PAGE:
Mr Dinesh Kanabar, CEO, Dhruva Advisors stated, “The survey reflects the impact of the second wave on the Indian economy and the sentiments going forward. While there is an immediate effect on the businesses in terms of capacity utilization and demand, the industry is optimistic about the future and hopeful of better performances. Importantly, there is a significant expectation from the Government that we are well-prepared for subsequent COVID-19 waves.”
Even as companies brace for improvement, the need for support from the government remains high on their agenda. According to the feedback received in the survey, the MSME sector has faced the maximum brunt and there is an immediate need for relief to this sector. This view was expressed by nearly 65% of the surveyed companies. Amongst other measures listed by companies for relief, ease of compliances, moratorium for loan and interest payments and incentives for boosting demand stand out. On the taxation side, some of the key reforms companies wish to see include reduction in the tax rates, reduction in compliances and expediting refunds.
As the economic situation improves, it is critical that we do not lose sight of the healthcare challenge lest we are forced to revert to another lockdown, which could once again wipe away the gains made. Members of corporate India feel that we need to prepare ourselves well for the anticipated third wave of COVID-19 and act on the lessons learnt from our experience during second wave.
Companies have articulated a set of measures that they feel government must take to avoid the panic and stress that got created during the last wave. The top 5 priorities that should form the core of our preparatory work for dealing with any subsequent waves include  ramping up investments in healthcare infrastructure in tier 2, tier 3 cities and in rural areas;  maintaining a sufficient pool of essential medicines for COVID-19 management;  continuing with newly created temporary facilities for COVID-19 management;  strengthening testing infrastructure across the country; and  setting up a national facility for vaccine manufacturing with government funding.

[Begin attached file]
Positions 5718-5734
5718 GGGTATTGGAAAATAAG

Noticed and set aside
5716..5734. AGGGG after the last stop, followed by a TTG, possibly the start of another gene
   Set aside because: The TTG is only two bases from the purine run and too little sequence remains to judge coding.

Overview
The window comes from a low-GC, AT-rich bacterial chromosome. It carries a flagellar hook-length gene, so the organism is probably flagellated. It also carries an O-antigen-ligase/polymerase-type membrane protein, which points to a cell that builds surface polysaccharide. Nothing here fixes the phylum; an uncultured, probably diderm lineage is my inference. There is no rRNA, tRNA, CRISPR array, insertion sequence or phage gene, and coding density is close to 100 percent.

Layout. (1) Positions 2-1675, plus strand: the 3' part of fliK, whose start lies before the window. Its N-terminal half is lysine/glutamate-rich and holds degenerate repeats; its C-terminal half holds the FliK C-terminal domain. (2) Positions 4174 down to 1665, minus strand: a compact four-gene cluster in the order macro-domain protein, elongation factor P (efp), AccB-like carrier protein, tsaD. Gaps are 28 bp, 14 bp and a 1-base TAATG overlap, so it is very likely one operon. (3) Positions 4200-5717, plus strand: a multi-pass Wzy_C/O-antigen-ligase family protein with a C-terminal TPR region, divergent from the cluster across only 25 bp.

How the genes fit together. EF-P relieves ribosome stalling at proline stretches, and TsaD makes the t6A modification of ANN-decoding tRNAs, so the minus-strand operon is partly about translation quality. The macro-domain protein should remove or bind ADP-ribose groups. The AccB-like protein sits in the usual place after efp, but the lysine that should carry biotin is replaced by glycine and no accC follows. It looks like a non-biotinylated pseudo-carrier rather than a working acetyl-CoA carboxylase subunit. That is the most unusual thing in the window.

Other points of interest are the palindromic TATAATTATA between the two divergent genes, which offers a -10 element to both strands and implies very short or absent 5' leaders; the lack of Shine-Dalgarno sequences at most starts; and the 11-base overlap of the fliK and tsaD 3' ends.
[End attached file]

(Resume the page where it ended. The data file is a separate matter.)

In addition to the above measures, government must take all steps to scale up vaccination drive in the country. The only way we can win the war against COVID-19 and put this behind us is through mass vaccination. The importance being attached to vaccination by corporate India can be gauged from the fact that nearly two thirds of the surveyed companies have launched a vaccine drive for their employees. As a result of these efforts, we see that in case of nearly 62% of the companies up to 50% of the staff is vaccinated with one dose and for 72% of the companies upto a quarter of the staff members have been administered both the doses.
As vaccines supplies improve in the country, central and state governments must work in a seamless manner to distribute the vaccines across the length and breadth of the country. According to the surveyed companies the vaccine drive in the country can be scaled up and made more efficient by creating more booths at public places, setting up facilities in cooperative societies and by promoting tie-ups with corporates. Other suggestions include setting up vaccination facilities at airports, railway stations, bus depots, schools and village panchayat ghars; organizing mobile vans that can undertake vaccination in slums, rural areas and planning for vaccination of the elderly and people with disabilities, who have limited mobility, at home.